I've spent years trying to get interested in professional competitive gaming.
I watched MLG Halo 2 tournaments. I devoted hours to deciphering byzantine StarCraft and Dota 2 broadcasts. Most recently I lost a chunk of my weekend marveling over incredible fighting game performances at EVO 2013. Bit by bit the appeal has clicked, and I've found myself enjoying and appreciating the competitive gaming scene.
But no one has done it as well as my most recent discovery: BOILeR.
BOILeR stands for Binding of Isaac League Racing. Edmund McMillen's action-adventure roguelike, The Binding of Isaac, is a single-player-only game. It was never intended for competitive play. But BOILeR makes it work.
players could receive any of nearly 200 items on each floor
The idea is simple. In each event, two players load up a tournament-standard save file for The Binding of Isaac. They start at the same time and race to see who can be the first to make it to a specified location — during the regular season, they're aiming for Mom's Heart, what was the initial end to the game before any updates or add-ons were released. In the finals, they'll go even further to some of the more masochistic end bosses that were added to the game.
Now in its second season of competition, BOILeR regularly pulls in thousands of viewers for each match and has over 30,000 subscribers to its Twitch channel.
There are a lot of things that set BOILeR apart from the average eSports event, but one of them is the randomized nature of Binding of Isaac. The maps are randomly generated each run, and players could receive any of nearly 200 items on each floor. They could find themselves without the keys needed to unlock an important door or faced with a curse that makes a floor double its normal size. Bad luck is just as likely to take players down as bad skill.
Initially this element of chance sounds like it would stymie the fairness necessary for a sport to be competitive, but again, BOILeR makes it work. Rather than a single race, each round is played to best of three matches, giving players some room to recover from a poor run. And more than anything, the randomization forces truly skilled Binding of Isaac players to demonstrate that skill in less-than-ideal situations.
As I've watched season two of BOILeR progress, I've found myself shocked over and over again at talented racers making the best of items that I had assumed were useless. For example, multiple runners in season two have made great use of the bean, an item that causes Isaac to fart a cloud of gas that poisons nearby enemies. I rarely find a use for this item in my own solo, non-speed-run playthroughs of Binding of Isaac; seeing it used to masterfully take down bosses in a high-pressure setting is astounding.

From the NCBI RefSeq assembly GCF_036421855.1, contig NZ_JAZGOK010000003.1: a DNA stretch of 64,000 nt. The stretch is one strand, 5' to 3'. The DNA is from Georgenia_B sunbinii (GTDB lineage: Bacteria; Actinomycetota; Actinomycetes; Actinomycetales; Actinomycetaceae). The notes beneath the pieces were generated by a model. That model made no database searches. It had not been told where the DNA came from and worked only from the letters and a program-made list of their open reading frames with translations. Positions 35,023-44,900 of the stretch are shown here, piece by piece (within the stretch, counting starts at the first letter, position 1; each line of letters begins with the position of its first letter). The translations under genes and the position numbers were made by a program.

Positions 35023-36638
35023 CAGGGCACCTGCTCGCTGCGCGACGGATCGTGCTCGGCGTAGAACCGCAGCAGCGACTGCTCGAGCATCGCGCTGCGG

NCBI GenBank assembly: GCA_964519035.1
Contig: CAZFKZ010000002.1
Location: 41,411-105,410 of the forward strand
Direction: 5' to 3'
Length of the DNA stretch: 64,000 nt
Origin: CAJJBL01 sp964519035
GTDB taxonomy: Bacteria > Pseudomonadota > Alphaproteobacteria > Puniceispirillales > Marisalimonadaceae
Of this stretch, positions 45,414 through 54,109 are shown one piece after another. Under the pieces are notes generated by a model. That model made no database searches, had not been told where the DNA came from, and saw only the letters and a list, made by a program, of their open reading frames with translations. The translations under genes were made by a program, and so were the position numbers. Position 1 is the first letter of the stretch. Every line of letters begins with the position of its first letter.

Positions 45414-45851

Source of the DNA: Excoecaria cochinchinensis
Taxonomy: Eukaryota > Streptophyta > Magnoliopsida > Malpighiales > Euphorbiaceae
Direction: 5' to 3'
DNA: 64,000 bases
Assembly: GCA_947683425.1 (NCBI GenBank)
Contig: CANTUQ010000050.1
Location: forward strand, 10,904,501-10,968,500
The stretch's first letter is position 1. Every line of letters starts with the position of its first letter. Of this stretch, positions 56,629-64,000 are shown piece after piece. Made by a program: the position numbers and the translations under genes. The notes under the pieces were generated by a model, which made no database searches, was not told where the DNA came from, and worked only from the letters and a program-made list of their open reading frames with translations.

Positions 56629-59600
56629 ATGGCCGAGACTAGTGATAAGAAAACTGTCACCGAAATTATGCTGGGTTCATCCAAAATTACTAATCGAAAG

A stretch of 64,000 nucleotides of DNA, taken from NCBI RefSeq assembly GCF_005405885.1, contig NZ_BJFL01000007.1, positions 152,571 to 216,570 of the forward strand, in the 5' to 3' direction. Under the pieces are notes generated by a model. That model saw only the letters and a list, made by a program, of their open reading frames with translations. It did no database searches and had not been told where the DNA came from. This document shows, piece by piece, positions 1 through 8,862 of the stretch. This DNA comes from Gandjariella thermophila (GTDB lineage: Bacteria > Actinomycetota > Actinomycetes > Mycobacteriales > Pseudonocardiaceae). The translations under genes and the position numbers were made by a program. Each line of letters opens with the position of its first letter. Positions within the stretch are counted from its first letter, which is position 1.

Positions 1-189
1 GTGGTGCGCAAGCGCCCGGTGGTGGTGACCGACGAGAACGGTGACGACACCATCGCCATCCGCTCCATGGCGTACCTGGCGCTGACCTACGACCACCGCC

The constantly-changing items mean that it's virtually impossible for any race to be the same as one that has come before it. There are common build orders in StarCraft and expected hero progression paths in Dota 2. In Binding of Isaac, though, there are no guarantees. Every match is an edge-of-your-seat affair, because any item could pop up at any point and change momentum.
If you think that the randomization doesn't allow for skill to shine through, look at BOILeR's top player, Cobaltstreak. He took the first season by storm, winning the grand finals without losing a single round. Six weeks into season two, he is still undefeated. That's an awful lot to credit to luck alone. Think of it like poker, another game of chance that has become popular viewing, revealing deeper and deeper layers of strategy below the surface. Luck is an element of Binding of Isaac, but it's not all there is.
make no mistake: BOILeR is eSports
Cobaltstreak also provides an example of something BOILeR has that eSports in general need much more of: stories. They have the undefeated champ. They have the infamous "Valentine's Day match" from season one, wherein racers PrincezzxDiana and TehMorag were locked in a brutal four-hour race. They have MagicD250, who found a fatal flaw in the League's very limited ruleset in the very first match they ever broadcasted, forcing them to come up with a solution on the spot.
As someone just coming in during the second season, I wouldn't know about any of these stories if not for Ryan "Crumps" Crumpley, the founder, caster, and sole organizer of BOILeR. In addition to setting up the league and giving it a high-quality broadcast look, Crumps commentates over every single match-up — that's 15 every week during the current second season.
He's an incredibly talented commentator at that. Despite a tendency to get caught up in the ups and downs of the Twitch stream chat from time to time, Crumps is careful to describe every item that is picked up, to clarify rules as necessary, and to try explain why the racers are making the choices they are as they happen.
Between Crumps' explanations and Binding of Isaac's simple 2D graphics, BOILeR has an ease of watching that's more in line with traditional spectator sports than the complicated UIs of the most popular competitive games. It's easy to follow, and the game leaves breathing room to explain what's happening. But even with that caveat, Crumps is one of the best eSports casters I've ever had the pleasure of listening to.
And make no mistake: BOILeR is eSports. It's easy to write off because it isn't the size of something like the MLG and EVO or because the game was not created with competition in mind. In an early match of season two, Crumps responded to a chat member calling it eSports by sheepishly asking, "What else would you call it?"
I'll do him one better. Not only does BOILeR qualify as eSports, but for my money it's the most entertaining bit of eSports programming around.